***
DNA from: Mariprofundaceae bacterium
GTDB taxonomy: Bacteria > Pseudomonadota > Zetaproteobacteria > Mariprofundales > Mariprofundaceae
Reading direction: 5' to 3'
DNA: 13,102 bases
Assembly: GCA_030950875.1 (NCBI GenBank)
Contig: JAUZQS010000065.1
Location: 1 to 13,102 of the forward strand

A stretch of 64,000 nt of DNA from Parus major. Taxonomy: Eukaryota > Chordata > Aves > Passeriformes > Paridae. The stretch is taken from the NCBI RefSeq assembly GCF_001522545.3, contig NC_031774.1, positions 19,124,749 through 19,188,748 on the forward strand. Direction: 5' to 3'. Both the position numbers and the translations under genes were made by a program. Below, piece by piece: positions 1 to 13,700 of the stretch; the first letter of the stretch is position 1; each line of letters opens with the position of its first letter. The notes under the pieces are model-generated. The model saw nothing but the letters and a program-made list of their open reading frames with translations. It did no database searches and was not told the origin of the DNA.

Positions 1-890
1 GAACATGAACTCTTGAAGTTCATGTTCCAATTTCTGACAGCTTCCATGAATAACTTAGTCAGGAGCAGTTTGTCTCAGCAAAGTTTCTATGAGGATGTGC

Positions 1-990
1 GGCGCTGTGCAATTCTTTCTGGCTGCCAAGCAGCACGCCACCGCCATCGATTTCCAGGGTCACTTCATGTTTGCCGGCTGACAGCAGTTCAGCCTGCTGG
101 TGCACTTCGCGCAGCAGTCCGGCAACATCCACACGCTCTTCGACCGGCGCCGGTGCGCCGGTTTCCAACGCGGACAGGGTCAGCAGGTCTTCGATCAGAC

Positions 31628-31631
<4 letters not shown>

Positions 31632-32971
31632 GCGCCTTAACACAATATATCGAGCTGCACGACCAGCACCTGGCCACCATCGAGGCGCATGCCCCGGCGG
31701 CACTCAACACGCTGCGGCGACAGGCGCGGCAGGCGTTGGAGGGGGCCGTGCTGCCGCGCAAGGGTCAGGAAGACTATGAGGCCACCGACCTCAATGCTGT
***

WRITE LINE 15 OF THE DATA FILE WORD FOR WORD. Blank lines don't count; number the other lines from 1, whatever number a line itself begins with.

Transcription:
<4 letters not shown>